Deaf and Hard of Hearing

Did you know:

The number of students age 3-21 served under the Individuals with Disabilities Education Act (IDEA) is 6.4 million.[1]

The number of deaf and hard of hearing students age 3-21 served under IDEA is 78,000.[2]

The percentage of deaf and hard of hearing students with secondary disability is 40 percent.[3]

Most deaf and hard of hearing children spend at least 80 percent of their school day in the “regular” education environment.[4] With 14,000[5] school districts nationwide, the average number of deaf students age 3-21 in a school district is fewer than 6, meaning that most deaf students are “solitaires” in their classroom.

Approximately 90 percent of deaf and hard of hearing children have hearing parents,[6] most of whom are not familiar with the ways in which deaf and hard of hearing children learn.

Deaf and hard of hearing children communicate in a variety of ways. More than 40 percent use sign language or a combination of spoken and signed language.[7]

Deaf and hard of hearing students lag behind hearing peers in educational achievement. For example, researchers found “a gap existed between the academic achievement of student’s [sic] with hearing impairments and their peers in the general population in reading, mathematics, science, and social studies. Higher percentages of student’s [sic] with hearing impairments scored below the mean across subtests compared with the general population.”[8]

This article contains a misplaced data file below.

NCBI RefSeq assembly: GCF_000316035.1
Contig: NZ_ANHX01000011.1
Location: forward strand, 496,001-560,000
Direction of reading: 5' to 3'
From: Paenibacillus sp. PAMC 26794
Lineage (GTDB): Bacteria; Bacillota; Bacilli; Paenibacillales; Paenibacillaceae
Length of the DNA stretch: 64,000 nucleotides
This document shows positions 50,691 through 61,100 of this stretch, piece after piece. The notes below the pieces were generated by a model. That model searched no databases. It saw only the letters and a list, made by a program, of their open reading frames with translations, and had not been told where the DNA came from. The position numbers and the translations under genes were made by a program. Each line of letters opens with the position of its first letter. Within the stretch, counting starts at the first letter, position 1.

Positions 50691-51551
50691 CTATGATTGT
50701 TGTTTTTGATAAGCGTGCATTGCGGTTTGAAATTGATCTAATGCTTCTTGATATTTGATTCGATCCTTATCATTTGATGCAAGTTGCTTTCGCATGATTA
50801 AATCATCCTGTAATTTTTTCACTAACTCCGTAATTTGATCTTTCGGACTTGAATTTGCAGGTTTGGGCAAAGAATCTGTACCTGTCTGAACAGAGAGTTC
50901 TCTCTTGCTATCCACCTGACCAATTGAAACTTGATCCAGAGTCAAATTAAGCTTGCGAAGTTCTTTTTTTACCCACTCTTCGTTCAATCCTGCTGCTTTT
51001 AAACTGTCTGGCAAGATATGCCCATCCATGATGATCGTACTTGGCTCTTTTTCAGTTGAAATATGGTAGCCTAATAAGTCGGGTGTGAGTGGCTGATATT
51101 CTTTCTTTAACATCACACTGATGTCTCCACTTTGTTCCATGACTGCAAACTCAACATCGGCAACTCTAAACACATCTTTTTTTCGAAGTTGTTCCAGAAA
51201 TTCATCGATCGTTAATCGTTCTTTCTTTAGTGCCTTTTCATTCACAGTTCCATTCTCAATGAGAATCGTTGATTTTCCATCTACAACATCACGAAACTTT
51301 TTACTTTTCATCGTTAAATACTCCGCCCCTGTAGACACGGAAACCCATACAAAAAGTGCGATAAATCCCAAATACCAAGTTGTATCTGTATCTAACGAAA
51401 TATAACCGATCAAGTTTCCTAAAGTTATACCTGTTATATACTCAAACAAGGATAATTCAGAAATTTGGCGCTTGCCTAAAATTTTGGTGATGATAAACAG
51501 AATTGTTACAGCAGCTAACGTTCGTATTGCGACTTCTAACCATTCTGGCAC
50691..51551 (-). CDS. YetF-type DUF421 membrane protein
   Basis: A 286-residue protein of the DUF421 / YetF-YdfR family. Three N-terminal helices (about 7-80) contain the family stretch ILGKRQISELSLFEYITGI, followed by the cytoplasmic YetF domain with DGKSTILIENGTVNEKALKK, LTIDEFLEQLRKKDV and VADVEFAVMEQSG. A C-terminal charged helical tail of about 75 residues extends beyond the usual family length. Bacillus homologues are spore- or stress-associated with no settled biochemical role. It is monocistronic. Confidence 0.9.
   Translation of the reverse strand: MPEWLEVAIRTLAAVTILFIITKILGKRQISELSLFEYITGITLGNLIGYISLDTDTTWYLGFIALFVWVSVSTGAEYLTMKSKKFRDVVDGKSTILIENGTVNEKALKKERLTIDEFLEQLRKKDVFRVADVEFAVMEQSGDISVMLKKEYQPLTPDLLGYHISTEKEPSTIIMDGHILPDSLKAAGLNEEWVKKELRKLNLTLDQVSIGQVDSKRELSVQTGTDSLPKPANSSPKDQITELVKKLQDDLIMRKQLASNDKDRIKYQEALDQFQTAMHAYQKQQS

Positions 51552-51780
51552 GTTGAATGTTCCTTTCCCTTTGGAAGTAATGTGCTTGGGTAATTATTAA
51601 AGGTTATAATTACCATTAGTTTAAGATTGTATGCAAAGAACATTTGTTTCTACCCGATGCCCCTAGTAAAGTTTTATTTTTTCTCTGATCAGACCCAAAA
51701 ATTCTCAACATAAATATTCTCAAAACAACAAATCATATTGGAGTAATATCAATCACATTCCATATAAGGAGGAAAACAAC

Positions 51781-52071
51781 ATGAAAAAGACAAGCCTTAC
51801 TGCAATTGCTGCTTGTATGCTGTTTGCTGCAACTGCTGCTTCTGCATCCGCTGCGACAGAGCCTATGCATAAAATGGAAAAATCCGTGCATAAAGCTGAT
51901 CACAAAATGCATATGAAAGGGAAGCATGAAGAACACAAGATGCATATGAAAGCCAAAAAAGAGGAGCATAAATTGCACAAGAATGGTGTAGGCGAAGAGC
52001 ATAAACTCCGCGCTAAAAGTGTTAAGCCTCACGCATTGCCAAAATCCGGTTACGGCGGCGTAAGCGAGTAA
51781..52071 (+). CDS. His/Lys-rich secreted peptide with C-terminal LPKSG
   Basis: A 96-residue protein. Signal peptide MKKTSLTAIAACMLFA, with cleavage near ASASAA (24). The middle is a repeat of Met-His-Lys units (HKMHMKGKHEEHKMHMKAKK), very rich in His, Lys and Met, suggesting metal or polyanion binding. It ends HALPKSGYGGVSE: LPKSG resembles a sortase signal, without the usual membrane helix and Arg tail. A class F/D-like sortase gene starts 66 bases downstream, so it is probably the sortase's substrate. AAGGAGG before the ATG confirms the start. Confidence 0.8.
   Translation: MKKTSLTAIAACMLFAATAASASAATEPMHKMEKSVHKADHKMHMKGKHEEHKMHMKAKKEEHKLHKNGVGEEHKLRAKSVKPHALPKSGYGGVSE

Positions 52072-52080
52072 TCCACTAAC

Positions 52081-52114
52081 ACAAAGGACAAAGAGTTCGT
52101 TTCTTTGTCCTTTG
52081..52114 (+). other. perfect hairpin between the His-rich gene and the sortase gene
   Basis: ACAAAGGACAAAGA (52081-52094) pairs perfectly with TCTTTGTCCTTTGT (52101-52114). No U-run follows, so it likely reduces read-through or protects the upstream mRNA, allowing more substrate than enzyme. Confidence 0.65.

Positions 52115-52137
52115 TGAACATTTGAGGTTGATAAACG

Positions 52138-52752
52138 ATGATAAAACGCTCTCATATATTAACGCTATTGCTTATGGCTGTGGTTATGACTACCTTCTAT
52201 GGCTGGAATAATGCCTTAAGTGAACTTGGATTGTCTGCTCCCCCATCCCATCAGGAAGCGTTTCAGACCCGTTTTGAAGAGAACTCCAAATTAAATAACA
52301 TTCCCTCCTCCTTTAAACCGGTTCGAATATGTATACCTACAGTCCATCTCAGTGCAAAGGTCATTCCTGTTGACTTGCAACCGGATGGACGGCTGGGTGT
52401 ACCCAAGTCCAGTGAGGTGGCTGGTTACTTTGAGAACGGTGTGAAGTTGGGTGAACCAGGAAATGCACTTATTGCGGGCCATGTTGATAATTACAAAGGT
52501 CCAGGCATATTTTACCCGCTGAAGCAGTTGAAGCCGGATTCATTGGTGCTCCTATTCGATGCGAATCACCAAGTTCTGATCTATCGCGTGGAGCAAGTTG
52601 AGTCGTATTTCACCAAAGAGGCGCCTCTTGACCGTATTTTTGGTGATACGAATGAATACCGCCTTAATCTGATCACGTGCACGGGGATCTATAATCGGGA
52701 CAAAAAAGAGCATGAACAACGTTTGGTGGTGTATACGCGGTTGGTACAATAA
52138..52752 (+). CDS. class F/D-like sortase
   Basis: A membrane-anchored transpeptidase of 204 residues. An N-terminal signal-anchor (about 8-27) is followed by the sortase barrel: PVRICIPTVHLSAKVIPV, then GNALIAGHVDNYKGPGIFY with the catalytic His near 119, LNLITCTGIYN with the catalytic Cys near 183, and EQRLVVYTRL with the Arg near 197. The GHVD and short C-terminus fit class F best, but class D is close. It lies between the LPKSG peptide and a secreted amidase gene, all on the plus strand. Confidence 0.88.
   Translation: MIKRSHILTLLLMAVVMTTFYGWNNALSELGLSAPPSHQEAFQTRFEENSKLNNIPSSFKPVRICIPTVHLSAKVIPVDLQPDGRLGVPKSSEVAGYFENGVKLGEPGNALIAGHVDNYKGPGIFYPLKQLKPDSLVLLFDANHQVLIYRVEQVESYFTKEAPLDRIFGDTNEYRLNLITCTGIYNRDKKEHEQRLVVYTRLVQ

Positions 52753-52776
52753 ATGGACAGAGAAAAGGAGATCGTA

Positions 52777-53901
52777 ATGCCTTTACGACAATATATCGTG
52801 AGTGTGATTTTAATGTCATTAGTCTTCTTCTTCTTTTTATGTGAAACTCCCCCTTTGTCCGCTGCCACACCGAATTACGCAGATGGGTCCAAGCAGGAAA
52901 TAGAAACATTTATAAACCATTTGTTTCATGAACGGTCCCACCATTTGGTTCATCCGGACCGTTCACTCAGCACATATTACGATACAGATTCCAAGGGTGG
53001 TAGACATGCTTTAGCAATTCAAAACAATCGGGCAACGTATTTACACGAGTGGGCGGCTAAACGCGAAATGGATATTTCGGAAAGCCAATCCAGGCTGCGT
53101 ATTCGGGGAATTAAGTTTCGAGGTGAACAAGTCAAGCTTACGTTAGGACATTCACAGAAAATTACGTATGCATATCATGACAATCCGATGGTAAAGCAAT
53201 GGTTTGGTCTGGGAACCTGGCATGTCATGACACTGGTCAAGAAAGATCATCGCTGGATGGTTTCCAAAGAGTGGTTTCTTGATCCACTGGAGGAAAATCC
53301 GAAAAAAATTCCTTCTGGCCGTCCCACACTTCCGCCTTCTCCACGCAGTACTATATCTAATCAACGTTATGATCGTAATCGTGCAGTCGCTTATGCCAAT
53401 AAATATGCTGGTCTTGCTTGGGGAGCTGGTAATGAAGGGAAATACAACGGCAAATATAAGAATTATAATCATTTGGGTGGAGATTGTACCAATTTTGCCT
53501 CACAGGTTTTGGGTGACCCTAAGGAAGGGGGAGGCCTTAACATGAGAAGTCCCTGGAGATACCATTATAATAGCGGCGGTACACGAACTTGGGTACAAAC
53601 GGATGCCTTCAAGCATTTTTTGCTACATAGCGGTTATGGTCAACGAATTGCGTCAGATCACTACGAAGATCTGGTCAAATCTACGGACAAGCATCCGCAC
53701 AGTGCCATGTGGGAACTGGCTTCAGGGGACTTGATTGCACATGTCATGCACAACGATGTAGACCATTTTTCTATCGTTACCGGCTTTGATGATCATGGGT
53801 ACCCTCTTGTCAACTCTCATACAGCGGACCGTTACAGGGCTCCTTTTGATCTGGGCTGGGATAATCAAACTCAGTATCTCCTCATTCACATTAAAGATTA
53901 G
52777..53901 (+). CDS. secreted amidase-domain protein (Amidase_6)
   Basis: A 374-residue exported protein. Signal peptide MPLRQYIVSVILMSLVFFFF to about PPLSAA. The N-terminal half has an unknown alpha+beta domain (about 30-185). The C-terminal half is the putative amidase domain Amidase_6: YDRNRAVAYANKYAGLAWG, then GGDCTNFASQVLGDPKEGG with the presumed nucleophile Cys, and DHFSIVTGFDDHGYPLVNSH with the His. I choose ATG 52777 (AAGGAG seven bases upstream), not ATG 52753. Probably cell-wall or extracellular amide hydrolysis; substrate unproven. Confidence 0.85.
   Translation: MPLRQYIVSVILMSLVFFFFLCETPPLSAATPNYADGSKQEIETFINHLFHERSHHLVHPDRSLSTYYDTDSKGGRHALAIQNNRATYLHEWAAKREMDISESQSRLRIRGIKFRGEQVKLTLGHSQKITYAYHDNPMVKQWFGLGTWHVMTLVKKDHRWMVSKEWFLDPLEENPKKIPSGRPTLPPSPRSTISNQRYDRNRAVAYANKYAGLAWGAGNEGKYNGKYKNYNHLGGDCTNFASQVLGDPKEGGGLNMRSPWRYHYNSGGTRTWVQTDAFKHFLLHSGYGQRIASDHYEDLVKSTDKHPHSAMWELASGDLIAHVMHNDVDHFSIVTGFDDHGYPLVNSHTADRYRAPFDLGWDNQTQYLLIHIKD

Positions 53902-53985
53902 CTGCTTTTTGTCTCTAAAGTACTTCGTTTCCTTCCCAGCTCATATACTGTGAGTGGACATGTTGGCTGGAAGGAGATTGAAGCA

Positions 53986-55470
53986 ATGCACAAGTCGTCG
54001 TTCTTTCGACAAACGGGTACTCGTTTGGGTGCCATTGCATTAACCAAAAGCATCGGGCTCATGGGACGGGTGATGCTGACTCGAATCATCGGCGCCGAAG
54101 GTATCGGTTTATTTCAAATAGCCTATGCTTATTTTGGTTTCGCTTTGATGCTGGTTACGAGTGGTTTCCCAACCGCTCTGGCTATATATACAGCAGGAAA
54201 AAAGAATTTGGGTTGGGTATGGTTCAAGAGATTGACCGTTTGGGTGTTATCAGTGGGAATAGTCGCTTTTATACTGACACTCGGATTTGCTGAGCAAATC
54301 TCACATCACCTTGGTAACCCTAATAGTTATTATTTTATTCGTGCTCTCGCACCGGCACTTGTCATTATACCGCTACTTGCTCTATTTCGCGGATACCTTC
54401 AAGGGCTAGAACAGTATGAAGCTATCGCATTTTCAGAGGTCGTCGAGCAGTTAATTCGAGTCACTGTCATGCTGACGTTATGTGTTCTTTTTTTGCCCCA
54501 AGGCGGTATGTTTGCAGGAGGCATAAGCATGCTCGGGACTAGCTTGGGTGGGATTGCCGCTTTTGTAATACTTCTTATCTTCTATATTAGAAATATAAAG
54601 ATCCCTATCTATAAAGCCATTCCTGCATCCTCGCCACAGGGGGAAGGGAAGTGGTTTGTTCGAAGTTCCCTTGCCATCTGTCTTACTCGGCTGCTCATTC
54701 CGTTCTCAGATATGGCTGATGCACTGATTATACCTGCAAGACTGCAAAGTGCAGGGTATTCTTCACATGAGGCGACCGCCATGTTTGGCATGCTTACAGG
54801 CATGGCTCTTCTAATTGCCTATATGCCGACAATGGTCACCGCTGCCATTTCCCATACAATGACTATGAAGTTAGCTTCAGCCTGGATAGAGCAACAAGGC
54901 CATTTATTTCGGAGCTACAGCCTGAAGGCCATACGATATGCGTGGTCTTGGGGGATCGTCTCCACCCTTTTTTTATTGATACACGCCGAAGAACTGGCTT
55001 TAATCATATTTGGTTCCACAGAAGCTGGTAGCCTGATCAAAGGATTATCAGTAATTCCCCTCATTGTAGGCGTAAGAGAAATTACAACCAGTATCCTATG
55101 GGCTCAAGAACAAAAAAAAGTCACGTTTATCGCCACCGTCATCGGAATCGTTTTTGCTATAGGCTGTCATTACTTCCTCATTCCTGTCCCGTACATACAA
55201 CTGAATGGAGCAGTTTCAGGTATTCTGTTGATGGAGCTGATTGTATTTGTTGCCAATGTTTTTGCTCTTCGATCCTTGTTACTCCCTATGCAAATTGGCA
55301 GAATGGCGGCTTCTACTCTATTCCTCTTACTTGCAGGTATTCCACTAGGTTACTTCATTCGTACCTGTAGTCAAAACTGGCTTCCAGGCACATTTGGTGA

[1] National Center for Education Statistics, Fast Facts, Students with Disabilities, http://nces.ed.gov/fastfacts/display.asp?id=64.

[2] Id.

[3] Gallaudet Research Institute (GRI) (April 2011). Regional and National Summary Report of Data from the 2009-10 Annual Survey of Deaf and Hard of Hearing Children and Youth. Washington, DC: GRI, Gallaudet University, p. 12.

[4] National Center for Education Statistics, Fast Facts, Students with Disabilities, Inclusion of, http://nces.ed.gov/fastfacts/display.asp?id=59.

[5] National Center for Educational Statistics, Digest of Education Statistics: 2010, Table 91, Number and enrollment of regular public school districts, by enrollment size of district: Selected years, 1979-80 through 2008-09, http://nces.ed.gov/programs/digest/d10/tables/dt10_091.asp?referrer=list.

[6] NIDCD, Quick Statistics, https://www.nidcd.nih.gov/health/statistics/Pages/quick.aspx.

[7] Gallaudet Research Institute, supra, p. 11.

[8] Institute of Education Sciences (February 2011). The Secondary School Experiences and Academic Performance of Students With Hearing Impairments, NCSER 2011-3003, p. 28.

Compiled by CEASD, June 2015.